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Gaedel made a big mark in his own small way Veeck's tallest tale is a walk in the park

August 18, 1991|By Don Markus

Saucier, a minor-league star who played briefly with the Baltimore Orioles in the International League, had signed with the Browns only weeks before. After hitting .446 with Wichita in 1949 -- the highest batting average in professional baseball that year -- and being named Dixie League Player of the Year with San Antonio in 1950, Saucier had retired to start an oil-and-gas-drilling business in Texas. But he needed money and signed with the Browns at Veeck's urging.

Sidelined with bursitis in his shoulder at the time, Saucier was surprised to find his name on the lineup card when he got to the ballpark on Aug. 19. He was even more puzzled to see that he was leading off and playing right field.

"It was a little unusual since I couldn't swing or throw," Saucier said last week from his home in Amarillo, Texas. "I also thought it was strange, because I only played left field."

After playing the field in the top of the first, Saucier went up to bat. But as he stepped out of the dugout, Browns manager Zack Taylor called him back. Out came Gaedel, and Saucier said the place convulsed in laughter. Veeck, whose team lost, 6-2, later FTC kidded Saucier, "It isn't every day a midget gets to bat for a .446 hitter."

"I thought this was one of the greatest acts of show business I'd ever seen, and still do," said Saucier, whose 18-game major-league career ended when he was called up by the Navy the next year. "But the umpire didn't. He said to Zack Taylor, 'You can't do this.' And Zack said: 'Yes I can. I have a contract right here in my pocket.' "

Though Hurley and Tigers manager Red Rolfe weren't amused, others were. And some, like Cain, were merely shocked. While Cain stood dumbfounded on the mound -- "His jaw dropped and his eyes almost popped out his head," Gaedel would say later -- Swift couldn't control himself. Cain reportedly asked Swift how to pitch Gaedel.

"Swift was laughing so hard, he couldn't answer," Gaedel was quoted as saying after the game. "I pretended that I was mad, and I told them to start playing."

After taking the four pitches, all of which were high, Gaedel was removed for a pinch runner, Jim Delsing. He doffed his cap and bowed to the crowd. He took a seat on the Browns bench next to Saucier.

"It was more like a circus or a carnival than a baseball game," said Saucier. "I said to Eddie, 'That was some show you put on.' He said, 'Man, I felt like Babe Ruth.' It was the high point in his life."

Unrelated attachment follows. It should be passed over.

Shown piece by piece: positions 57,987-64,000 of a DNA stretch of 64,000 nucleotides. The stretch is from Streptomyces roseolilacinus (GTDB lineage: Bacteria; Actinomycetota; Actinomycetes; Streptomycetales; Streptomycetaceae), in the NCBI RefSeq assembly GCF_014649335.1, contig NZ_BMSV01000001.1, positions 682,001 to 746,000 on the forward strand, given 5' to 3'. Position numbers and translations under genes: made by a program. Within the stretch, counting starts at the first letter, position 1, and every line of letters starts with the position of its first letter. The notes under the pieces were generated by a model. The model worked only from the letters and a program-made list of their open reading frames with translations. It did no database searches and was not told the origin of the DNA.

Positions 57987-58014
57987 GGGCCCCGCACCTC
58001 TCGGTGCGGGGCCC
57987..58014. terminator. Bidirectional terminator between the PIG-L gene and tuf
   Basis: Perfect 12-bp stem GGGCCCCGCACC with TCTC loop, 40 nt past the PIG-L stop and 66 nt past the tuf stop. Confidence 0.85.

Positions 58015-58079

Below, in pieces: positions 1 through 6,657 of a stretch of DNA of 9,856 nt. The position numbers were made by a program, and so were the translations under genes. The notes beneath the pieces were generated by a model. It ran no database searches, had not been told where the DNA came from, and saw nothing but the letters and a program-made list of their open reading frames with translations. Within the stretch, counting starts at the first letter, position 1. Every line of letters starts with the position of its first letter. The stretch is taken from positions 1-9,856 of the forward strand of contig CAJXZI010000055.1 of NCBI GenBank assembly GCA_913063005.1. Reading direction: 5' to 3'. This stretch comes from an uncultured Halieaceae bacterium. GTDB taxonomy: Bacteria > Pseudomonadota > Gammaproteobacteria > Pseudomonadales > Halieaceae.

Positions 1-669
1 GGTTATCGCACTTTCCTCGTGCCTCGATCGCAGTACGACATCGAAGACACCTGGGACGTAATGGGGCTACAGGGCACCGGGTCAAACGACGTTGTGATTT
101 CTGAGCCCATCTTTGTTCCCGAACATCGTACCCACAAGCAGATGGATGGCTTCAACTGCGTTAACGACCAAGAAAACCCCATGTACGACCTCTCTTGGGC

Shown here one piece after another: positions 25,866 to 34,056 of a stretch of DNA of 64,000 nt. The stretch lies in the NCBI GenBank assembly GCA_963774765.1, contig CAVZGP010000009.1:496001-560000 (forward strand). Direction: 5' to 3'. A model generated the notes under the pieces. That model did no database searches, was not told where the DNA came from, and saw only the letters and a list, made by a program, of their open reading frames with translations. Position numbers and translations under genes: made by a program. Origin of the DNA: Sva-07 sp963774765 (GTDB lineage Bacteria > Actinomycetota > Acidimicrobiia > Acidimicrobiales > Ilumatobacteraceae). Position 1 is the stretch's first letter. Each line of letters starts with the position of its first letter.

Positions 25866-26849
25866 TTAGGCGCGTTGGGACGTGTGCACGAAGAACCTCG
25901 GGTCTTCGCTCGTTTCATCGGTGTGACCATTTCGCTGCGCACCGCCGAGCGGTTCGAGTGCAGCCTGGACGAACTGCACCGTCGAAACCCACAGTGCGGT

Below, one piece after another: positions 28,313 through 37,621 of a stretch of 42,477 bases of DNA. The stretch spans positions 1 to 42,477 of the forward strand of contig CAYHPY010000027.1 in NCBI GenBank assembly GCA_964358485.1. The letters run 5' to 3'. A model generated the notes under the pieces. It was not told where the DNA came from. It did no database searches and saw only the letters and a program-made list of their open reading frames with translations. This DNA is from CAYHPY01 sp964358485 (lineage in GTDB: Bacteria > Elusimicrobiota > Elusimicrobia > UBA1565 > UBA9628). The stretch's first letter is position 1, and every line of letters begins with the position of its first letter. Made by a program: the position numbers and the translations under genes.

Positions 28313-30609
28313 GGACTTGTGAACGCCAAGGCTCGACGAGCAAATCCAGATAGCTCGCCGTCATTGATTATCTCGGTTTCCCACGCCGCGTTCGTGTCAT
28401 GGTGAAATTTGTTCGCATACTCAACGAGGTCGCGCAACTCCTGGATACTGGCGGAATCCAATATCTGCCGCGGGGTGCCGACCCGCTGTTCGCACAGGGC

Within hours, Veeck heard from Harridge. A no-nonsense and obviously humorless Chicagoan who had been friends with Veeck's father, Harridge ruled that midgets weren't allowed to play in the major leagues. Veeck, who had estimated Gaedel's strike zone at 1 1/2 inches, wrote back: "Let's establish what a midget is. Is it 3 feet 6? Is it 4 feet 6? Is it 5 feet 6? If it's 5-6, that's great. We can get rid of [the New York Yankees' Phil] Rizzuto."

Those who knew him say that Gaedel couldn't handle his short-lived brush with fame. With the combination of a bad temper and a reported drinking problem, Gaedel found himself on the wrong end of fights. Two weeks after his appearance in St. Louis, he was arrested in Cincinnati for disorderly conduct and fined $25. He apparently had spewed obscenities after failing to convince a police officer that he was a major-league ballplayer.

"He [Gaedel] became quite a hero, so to speak, in his own mind," said Rudie Schaffer, Veeck's close friend. "He got to drinking, and his ego took over."

"Eddie just got full of himself," said Mary-Frances Veeck.

Saucier saw Gaedel once more, a year later, when Saucier was stationed with the Navy in Pensacola, Fla. He heard that Gaedel had taken a job as a clown with Ringling Bros. circus, and one night went with his wife to find his former teammate. He saw Gaedel tumbling from a barrel, and later sought him out.

"I asked him how he was getting along, and he said, 'It ain't baseball,' " Saucier recalled.

After making a few national television appearances shortly after his famous at-bat, including on "The Ed Sullivan Show," things deteriorated for Gaedel. He periodically would call Veeck, looking for work or money. There were to be other, less-celebrated moments for Gaedel, when Veeck hired him for a couple of one-day stunts in Chicago.

In May 1959, Gaedel came out of a helicopter with a group of midgets, dressed as aliens looking for the White Sox double-play combination of Luis Aparicio and Nellie Fox. Two years later, Gaedel was one of eight midgets Veeck used as box-seat vendors on Opening Day. It was to be Gaedel's curtain call in the big time. Two months later, he was badly beaten on a Southside Chicago street and went to his mother's house, where he died of a heart attack. Gaedel was 36.

His funeral attracted about 50 people. The only former ballplayer was Bob Cain.

"I never even met him, but I felt obligated to go," Cain said in a 1989 interview. "It kind of threw me for a loop that no other baseball people were there."

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